NEW YORK – On Friday night, Maodo Lo showed his class.
Unfortunately, the rest of his teammates didn’t show up until Saturday.
The Columbia Lions fell to Yale in a heartbreaker, 63-59, on Friday night, as Lo put up 20 points on 6-for-8 shooting from long range but didn’t get much help from the rest of the squad. The full team came to play on Saturday, using a late 22-4 run to blow the Brown Bears out of the building, 86-65. It was Columbia’s largest margin of win in Ivy play in 11 years, but that’s little consolation for the disappointing loss on Friday night.
After four games, the Lions are 2-2 in Ivy play.
Let’s run through some of the major observations of the weekend…
Be where your feet are
— Jordan Matthews (@jmattjmattjmatt) December 2, 2014
NEW YORK – There was a moment, in the second half of Columbia’s massively disappointing loss to Cornell, where all felt hopeless. The Big Red had stretched their lead to some new high — was it 11 points? 13? — and their bench roared with jubilation after each bucket. The Columbia faithful, a sellout 2,715 people packed so tightly into Levien that the gym was approaching “call the fire marshal” status, began to grow quiet, one or two or 20 beginning to slink meekly down the bleachers and then back up onto campus, covered in a coat of gloppy wet snow.
Harvard had lost earlier in the day, as I found to my shock and glee on a random scroll through Twitter during the women’s game. (That, too, a disappointing loss for the Light Blue.) Yale had been scared senseless by Brown at home. The mantle of the Ivy League was right there for Columbia to grab, just two games into the season, in front of the largest crowd seen in Levien since before the 2010-11 season. And the Lions let it slip away.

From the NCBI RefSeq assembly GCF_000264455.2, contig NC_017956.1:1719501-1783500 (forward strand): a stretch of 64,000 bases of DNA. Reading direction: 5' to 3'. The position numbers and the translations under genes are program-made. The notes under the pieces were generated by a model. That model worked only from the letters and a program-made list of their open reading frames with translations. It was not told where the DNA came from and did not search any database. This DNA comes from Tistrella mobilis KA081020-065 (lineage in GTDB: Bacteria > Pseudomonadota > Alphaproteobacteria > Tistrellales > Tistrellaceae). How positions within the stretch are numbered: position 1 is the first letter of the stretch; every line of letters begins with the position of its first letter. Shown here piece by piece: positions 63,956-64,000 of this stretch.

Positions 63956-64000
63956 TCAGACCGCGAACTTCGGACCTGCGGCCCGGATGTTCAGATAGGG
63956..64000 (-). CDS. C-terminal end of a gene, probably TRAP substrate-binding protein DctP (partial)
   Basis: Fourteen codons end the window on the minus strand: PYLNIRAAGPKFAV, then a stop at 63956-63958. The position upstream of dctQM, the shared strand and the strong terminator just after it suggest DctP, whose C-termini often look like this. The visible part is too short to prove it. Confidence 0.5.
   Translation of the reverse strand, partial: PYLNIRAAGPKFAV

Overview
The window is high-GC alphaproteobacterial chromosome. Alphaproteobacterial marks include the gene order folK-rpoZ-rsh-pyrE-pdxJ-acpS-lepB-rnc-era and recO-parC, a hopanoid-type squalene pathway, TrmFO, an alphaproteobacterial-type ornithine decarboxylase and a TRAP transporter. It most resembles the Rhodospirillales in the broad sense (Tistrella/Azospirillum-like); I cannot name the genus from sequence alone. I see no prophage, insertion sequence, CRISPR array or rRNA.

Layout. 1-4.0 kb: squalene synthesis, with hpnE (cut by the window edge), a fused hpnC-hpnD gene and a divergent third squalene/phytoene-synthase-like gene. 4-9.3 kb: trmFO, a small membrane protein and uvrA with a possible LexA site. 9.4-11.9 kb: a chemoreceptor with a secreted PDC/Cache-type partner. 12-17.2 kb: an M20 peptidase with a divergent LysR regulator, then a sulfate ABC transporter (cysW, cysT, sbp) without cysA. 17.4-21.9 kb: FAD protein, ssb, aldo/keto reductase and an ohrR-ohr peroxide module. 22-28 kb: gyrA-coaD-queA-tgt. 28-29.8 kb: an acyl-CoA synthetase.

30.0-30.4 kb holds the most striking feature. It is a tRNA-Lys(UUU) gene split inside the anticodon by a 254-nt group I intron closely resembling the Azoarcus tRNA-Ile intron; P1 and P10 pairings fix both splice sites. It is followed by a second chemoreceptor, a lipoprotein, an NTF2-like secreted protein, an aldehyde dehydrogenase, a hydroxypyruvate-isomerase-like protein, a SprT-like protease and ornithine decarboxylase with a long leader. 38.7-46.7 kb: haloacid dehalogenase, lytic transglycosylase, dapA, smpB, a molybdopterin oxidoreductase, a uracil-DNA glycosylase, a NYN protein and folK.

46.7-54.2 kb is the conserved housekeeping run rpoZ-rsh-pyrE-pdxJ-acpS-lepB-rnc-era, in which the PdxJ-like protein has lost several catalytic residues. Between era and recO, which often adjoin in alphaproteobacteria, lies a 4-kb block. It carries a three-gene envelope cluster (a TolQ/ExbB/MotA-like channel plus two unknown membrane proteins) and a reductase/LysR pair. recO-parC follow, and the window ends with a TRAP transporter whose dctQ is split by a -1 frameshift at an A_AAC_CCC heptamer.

THE GOOD: Null.
By any objective standards, this was a horrific basketball game. Columbia averaged a whopping 0.76 points per possession and Cornell kept pace at 0.71. Despite never leading in the game, Cornell had a great shot to win given a flurry of Columbia miscues down the stretch (see below). Columbia turned the ball over 23 times, Cornell shot 25.9 percent from the field as a team, and everyone on both sides likely wants to focus all of their attention towards Saturday’s rematch in Morningside Heights rather than the game tape of yesterday’s “masterpiece.”
“We had a saying: everybody has to guard Lo.”
That’s how Carson Puriefoy described Stony Brook’s game plan against Columbia Tuesday night, when the two sides met in a Morningside Heights rematch.
It is fair to say the Seawolves executed that plan to near perfection, holding Lo to a season-low seven points on just 2-for-9 shooting; his first bucket didn’t fall until less than four minutes remained in the game. Puriefoy shouldered most of the load in stopping the Lions’ star guard, though he was consistently helped with double-teams and other defensive tactics which prohibited Lo from driving or getting clean looks from three.
The Lions fell, 70-61, and dropped to 7-6 on the season, with just a matchup against D-II Central Pennsylvania before Ivy play kicks off with a home-and-home against travel partner Cornell.
The game offered a blueprint to anyone trying to shut down Columbia this year.
BRIDGEPORT, CT. — Three thoughts and some awards from last night’s game between Columbia and Connecticut, won by the Huskies, 80-65.
1. The Defense Rests: Columbia was carried through the first chunk of the season by its stingy defense, which held several opponents under 40 points per game and kept Kentucky to a season-low total. The last two games, though, have seen the Light Blue surrender over 70 points twice. And the defense completely collapsed down the stretch against UConn, allowing plenty of too-open looks for three and far too many alley-oops. Every time it looked like the Lions could get back in it with a stop, the Huskies would strike again.